target strength


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target strength

[′tär·gət ‚streŋkth]
(acoustics)
A measure of the reflecting power of a sonar target, which is expressed in decibels by the equation E + 2 L-S, where E is the echo level, L is the total transmission loss, and S is the source level.
References in periodicals archive ?
2013: Acoustic target strength measurement of banded grouper Epinephelus awoara (Temming & Schlegel, 1842) and threadsial filefish Stephanolepis cirrhifer (Temming & Schlegel, 1850) in the South China Sea.
The influence of ontogeny, physiology, and behaviour on the target strength of walleye pollock (Theragrachalcogramma).
Physiological factors causing natural variations in acoustic target strength of fish.
Modelling the target strength of Trachurus symmetricus murphyi based on high-resolution swimbladder morphometry using an MRI scanner.
Time varied gain (TVG) was 20 log R during echo integration and 40 log R during target strength data collection, where R = echo range (Johannesson and Mitson, 1983).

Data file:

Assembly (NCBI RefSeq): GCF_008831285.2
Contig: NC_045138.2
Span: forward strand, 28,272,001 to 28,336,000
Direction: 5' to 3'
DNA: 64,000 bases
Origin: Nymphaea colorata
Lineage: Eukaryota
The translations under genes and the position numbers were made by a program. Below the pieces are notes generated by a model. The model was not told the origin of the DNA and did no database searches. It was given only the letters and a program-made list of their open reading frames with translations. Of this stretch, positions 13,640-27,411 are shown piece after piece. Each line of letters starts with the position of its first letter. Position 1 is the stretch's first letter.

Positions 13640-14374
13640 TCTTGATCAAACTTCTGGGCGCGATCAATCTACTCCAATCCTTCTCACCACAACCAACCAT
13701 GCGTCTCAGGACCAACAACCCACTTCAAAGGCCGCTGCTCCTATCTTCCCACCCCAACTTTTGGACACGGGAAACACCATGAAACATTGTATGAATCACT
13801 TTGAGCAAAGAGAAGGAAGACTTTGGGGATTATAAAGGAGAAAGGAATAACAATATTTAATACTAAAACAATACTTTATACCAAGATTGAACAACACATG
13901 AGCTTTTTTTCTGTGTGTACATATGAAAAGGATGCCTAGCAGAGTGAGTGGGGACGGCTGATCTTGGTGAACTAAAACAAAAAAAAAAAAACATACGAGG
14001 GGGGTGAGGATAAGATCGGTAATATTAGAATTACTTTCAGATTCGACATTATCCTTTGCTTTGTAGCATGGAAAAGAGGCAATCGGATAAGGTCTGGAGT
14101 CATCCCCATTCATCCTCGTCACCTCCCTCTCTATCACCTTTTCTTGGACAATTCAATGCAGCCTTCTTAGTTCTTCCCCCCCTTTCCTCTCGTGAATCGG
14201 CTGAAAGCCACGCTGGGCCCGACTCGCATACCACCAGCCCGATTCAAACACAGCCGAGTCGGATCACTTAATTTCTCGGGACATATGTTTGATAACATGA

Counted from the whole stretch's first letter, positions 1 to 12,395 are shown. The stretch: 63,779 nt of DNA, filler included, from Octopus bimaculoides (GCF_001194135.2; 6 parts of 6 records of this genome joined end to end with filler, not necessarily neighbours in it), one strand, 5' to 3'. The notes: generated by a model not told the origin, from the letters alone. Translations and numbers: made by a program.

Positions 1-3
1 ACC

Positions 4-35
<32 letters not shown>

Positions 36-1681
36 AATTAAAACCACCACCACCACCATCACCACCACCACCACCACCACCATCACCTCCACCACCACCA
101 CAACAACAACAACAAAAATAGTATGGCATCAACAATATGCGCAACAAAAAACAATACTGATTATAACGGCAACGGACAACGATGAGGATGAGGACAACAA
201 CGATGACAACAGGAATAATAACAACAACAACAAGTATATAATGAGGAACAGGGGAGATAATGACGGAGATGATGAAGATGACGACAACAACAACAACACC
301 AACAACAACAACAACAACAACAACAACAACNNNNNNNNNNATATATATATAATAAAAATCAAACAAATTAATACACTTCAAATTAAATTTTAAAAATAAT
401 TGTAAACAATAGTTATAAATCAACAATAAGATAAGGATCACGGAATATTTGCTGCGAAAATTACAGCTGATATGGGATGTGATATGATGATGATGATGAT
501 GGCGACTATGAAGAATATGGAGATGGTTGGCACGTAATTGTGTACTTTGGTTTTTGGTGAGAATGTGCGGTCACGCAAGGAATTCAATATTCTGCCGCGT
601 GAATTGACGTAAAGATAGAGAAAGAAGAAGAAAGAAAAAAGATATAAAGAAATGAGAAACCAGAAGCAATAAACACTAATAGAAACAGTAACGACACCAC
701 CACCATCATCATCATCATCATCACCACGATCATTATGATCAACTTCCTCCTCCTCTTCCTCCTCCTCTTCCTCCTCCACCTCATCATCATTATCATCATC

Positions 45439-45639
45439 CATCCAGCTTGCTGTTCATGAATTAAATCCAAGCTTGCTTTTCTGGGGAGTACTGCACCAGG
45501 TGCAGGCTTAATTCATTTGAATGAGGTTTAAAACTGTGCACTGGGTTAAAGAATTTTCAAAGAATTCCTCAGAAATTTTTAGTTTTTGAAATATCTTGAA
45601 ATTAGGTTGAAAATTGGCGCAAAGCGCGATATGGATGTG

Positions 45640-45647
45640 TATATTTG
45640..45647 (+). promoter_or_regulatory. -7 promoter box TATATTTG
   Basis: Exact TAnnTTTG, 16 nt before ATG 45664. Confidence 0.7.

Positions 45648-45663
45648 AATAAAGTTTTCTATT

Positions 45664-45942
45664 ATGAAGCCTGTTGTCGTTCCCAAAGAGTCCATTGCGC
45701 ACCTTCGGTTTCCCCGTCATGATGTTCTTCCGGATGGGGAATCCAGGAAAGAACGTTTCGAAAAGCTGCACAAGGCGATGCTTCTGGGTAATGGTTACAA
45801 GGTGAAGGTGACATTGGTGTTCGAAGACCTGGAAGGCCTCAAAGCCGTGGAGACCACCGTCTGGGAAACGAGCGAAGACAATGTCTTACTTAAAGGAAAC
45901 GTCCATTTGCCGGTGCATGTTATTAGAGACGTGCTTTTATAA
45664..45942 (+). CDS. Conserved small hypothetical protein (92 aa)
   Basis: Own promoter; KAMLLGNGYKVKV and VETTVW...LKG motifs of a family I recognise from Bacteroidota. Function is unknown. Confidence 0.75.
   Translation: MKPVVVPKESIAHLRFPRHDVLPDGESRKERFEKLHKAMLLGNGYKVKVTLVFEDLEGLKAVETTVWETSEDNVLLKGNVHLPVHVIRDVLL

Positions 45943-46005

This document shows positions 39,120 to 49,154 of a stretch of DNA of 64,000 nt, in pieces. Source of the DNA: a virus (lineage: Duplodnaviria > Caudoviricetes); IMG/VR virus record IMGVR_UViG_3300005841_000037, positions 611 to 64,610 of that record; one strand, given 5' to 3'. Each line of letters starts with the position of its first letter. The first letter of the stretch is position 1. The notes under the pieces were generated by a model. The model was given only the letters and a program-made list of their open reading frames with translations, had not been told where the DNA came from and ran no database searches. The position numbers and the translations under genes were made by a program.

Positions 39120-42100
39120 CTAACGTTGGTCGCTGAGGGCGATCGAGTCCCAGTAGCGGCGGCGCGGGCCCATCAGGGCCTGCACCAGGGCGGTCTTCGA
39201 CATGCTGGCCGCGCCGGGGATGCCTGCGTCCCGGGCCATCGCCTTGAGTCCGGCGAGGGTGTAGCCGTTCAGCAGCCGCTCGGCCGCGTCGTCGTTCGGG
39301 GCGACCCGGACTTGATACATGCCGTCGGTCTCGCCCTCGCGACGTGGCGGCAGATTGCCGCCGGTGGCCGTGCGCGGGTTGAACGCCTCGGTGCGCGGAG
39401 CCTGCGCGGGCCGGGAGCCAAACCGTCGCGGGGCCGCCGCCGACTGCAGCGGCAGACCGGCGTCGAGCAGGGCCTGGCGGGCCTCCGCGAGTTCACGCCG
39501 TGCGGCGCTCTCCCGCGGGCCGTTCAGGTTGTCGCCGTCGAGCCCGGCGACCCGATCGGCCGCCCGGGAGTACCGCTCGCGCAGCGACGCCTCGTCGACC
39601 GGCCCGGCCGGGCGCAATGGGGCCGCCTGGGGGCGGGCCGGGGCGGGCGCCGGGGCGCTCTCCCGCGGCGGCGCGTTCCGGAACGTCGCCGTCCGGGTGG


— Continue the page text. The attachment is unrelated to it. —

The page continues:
Acoustic reflectivity is determined by performing target strength (TS) analysis of echoes from single fish or by deriving a scaling factor from net samples, using the TS/size relation that is representative of the fish size in the subject school, according to:
where TS is target strength (in dB) and L is total length (cm).
When conditions were suitable, in situ target strength studies were conducted in order to collect target strength distribution information for a range of fish sizes and behavioral patterns.
Neither TS estimation technique has been able to take into account behavioral and other factors that influence fish target strength (Traynor et al.
2006b), and to validate models for target strength estimation (Demer and Conti, 2003).
As a first-order approximation, the theoretical predictions for the air bubble can be used to estimate the target strength of the fish by adjusting the radius of the rigid sphere to the size of the fish swimbladder.
The committee warns that recruitment continues to be a problem for the military, and neither the Army nor the RAF are likely to meet their target strengths this year.